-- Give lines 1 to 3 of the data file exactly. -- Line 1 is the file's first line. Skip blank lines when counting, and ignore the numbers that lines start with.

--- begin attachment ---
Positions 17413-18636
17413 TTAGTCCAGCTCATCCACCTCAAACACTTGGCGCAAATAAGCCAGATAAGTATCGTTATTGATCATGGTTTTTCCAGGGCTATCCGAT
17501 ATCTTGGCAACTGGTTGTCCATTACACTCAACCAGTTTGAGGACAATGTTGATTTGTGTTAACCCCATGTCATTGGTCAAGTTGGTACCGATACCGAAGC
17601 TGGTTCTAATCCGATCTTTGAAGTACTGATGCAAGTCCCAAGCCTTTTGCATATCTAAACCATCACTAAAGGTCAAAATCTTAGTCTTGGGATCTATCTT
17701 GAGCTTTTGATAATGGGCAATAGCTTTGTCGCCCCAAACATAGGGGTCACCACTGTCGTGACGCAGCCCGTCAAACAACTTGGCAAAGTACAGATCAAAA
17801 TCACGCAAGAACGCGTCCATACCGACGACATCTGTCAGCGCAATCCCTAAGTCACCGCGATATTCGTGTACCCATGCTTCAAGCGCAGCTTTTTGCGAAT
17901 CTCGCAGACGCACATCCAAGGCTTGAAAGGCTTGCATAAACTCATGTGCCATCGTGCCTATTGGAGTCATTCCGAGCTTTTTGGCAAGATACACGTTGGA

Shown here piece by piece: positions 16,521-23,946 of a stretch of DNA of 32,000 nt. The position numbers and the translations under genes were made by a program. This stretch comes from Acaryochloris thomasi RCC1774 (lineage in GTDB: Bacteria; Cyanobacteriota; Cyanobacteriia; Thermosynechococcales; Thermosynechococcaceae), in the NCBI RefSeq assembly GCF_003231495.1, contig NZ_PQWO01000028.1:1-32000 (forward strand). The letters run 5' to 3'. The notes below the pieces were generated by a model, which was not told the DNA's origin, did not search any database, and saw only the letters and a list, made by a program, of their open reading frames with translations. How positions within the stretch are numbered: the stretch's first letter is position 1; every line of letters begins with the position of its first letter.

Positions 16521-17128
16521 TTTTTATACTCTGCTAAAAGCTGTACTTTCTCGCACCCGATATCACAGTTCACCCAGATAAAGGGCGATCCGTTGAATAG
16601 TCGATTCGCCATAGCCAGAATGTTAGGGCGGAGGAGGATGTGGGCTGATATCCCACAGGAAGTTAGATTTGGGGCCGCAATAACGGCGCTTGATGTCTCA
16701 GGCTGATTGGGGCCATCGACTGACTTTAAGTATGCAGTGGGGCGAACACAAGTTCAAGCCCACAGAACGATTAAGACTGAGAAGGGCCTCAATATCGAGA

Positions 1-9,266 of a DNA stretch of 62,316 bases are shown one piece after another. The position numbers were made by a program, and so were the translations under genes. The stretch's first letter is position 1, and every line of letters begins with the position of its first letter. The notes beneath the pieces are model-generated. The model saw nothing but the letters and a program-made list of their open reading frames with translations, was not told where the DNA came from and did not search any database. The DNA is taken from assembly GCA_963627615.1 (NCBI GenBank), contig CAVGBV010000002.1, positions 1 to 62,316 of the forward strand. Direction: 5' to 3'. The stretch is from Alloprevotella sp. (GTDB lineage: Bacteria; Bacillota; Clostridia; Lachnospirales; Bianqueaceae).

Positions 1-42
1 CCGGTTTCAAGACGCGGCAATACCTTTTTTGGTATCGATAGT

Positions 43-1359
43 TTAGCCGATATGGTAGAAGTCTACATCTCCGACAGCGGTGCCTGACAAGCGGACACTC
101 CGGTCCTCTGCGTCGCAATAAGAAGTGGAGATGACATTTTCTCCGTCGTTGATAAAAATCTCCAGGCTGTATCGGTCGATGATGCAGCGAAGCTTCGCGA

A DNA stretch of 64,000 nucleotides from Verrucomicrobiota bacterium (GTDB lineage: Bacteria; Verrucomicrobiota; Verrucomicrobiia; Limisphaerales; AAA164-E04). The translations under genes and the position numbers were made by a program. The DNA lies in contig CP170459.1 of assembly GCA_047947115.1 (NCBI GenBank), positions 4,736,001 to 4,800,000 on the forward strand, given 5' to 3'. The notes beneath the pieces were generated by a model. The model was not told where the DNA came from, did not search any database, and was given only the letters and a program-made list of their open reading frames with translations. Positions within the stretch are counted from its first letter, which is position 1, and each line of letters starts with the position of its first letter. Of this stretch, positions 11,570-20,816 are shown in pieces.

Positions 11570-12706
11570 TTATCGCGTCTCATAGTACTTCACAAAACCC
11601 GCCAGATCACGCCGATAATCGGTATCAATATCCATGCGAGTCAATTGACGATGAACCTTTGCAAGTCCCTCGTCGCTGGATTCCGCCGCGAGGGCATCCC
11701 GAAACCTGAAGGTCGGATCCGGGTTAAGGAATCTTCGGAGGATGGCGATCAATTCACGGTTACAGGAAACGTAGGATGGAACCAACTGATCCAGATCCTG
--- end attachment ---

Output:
Positions 17413-18636
17413 TTAGTCCAGCTCATCCACCTCAAACACTTGGCGCAAATAAGCCAGATAAGTATCGTTATTGATCATGGTTTTTCCAGGGCTATCCGAT
17501 ATCTTGGCAACTGGTTGTCCATTACACTCAACCAGTTTGAGGACAATGTTGATTTGTGTTAACCCCATGTCATTGGTCAAGTTGGTACCGATACCGAAGC